Wednesday 28 September 2016

New campaign aims to raise awareness of folic acid benefits

Cormac Fitzgerald

Published 20/07/2015 | 14:58

Breads, cereals, fruit juices, spreads and yogurts are among the products less likely to contain added folic acid resulting in birth defects such as spina bifida.
Breads, cereals, fruit juices, spreads and yogurts are among the products less likely to contain added folic acid resulting in birth defects such as spina bifida.

Less than a quarter of women take folic acid before they are pregnant, despite the positive health benefits it can have for unborn children.

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Research shows that folic acid is vitally important to women and their babies during pregnancy and can help prevent birth defects of the spine and brain in the unborn child.

These are known as neural tube defects (NTDs) and research shows that 70pc of them could be prevented by the right amount of folic acid being taken before and during the early stages of pregnancy.

A new campaign was launched today by safefood that aims to increase awareness of the benefits of folic acid for women, and encourage more women to take a folic acid supplement before they become pregnant.

“We know that women are somewhat aware of folic acid, but with up to 50pc of all pregnancies being unplanned, it’s so important that all women who are sexually active start taking the vitamin daily, even if a baby is the last thing on their mind,” said Dr Rhona Mahony, Master of the National Maternity Hospital, at the launch of the campaign.

Consumer research conducted by safefood shows that less than 10pc of women take folic acid routinely while a further one in 10 believe that they get enough of the vitamin from food.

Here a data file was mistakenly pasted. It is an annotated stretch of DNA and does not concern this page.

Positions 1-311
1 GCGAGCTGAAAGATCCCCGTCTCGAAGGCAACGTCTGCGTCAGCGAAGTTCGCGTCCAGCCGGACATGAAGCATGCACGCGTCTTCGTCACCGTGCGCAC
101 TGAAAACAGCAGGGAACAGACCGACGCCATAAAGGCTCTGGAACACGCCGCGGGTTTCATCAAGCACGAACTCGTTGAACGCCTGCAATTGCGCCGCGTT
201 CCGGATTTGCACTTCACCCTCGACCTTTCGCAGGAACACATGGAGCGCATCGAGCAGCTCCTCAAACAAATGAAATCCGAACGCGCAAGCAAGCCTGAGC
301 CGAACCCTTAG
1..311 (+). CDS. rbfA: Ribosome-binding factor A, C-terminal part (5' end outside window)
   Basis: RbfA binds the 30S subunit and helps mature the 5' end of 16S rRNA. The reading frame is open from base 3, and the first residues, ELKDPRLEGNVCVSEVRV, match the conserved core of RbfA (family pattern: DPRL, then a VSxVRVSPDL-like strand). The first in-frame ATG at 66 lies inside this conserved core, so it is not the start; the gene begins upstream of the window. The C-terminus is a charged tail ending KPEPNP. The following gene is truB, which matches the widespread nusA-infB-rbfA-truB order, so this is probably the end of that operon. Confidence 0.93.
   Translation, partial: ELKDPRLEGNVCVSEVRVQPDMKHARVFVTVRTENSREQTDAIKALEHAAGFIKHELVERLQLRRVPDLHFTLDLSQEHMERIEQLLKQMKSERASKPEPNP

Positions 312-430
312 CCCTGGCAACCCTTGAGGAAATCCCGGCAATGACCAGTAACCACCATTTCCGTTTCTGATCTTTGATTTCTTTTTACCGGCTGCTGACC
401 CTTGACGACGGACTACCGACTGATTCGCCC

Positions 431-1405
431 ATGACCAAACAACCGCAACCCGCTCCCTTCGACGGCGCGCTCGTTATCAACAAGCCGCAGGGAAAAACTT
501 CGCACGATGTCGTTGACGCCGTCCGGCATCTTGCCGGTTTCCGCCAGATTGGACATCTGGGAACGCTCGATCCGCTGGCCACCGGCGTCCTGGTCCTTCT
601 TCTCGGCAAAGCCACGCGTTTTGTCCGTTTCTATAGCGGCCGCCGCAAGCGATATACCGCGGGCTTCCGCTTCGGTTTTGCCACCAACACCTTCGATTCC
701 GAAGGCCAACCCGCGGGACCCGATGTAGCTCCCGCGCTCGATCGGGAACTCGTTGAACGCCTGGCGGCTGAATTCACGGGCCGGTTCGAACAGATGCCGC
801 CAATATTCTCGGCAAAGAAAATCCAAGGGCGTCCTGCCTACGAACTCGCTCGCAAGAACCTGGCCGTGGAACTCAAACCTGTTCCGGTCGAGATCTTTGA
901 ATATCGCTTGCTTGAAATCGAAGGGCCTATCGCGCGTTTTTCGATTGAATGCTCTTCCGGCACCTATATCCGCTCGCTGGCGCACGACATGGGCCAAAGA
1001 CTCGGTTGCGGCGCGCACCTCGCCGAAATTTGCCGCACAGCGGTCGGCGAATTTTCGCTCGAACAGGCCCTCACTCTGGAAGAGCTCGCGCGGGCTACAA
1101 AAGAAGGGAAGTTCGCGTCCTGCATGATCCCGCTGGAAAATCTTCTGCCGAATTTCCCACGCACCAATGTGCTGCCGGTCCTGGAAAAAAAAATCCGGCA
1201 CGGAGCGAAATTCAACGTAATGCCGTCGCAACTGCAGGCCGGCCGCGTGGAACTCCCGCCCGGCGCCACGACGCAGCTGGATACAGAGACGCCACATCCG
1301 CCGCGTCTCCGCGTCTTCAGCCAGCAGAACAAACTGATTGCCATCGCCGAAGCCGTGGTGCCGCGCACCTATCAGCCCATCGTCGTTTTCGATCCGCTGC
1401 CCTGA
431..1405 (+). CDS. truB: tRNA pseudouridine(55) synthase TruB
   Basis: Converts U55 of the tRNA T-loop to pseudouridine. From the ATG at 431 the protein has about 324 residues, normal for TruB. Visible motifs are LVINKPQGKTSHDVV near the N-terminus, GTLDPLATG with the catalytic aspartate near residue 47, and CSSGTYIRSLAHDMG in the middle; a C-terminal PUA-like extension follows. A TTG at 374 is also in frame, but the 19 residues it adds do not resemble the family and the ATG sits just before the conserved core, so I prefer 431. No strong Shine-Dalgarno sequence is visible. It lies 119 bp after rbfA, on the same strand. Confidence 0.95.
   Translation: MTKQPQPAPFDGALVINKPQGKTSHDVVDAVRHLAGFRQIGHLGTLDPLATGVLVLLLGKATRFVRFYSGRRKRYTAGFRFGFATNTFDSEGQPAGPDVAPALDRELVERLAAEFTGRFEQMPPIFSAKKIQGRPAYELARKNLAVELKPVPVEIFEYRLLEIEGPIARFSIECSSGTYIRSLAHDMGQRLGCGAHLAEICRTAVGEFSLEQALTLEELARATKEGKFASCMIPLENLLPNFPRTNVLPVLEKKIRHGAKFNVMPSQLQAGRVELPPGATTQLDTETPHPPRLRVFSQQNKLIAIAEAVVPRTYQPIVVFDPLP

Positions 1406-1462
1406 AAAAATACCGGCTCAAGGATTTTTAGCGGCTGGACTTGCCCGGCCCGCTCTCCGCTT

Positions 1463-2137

Read more: Ask the GP: What to take and avoid when pregnant  

Dr Cliodhna Foley-Nolan, Director of Human Health & Nutrition at safefood, said that regularly taking folic acid is essential for a healthy mother and baby:

“We simply can’t get enough folic acid from our food alone even with fortified foods – taking a daily folic acid supplement of 400 mcg is the only way to go.

“Folic acid is widely available, and doesn’t cost more than a few cents a day.

“Taking folic acid doesn’t mean you are planning a baby but just means when you do have a baby, however far in the future that may be, you are already helping to protect their health,” she said.

Read more: New folic acid campaign to reduce birth defects needed  

The campaign, entitled ‘Babies know the facts about folic’, will run across social media, with information also available at selected pharmacies around the country. 

Anyone looking for more information can visit www.safefood.eu/folicacid or follow the conversation using the hashtag #FolicFacts.

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